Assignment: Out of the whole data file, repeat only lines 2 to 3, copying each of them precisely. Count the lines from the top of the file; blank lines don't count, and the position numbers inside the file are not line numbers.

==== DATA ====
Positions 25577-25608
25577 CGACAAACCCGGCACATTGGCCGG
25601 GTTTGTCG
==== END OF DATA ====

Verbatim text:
25577 CGACAAACCCGGCACATTGGCCGG
25601 GTTTGTCG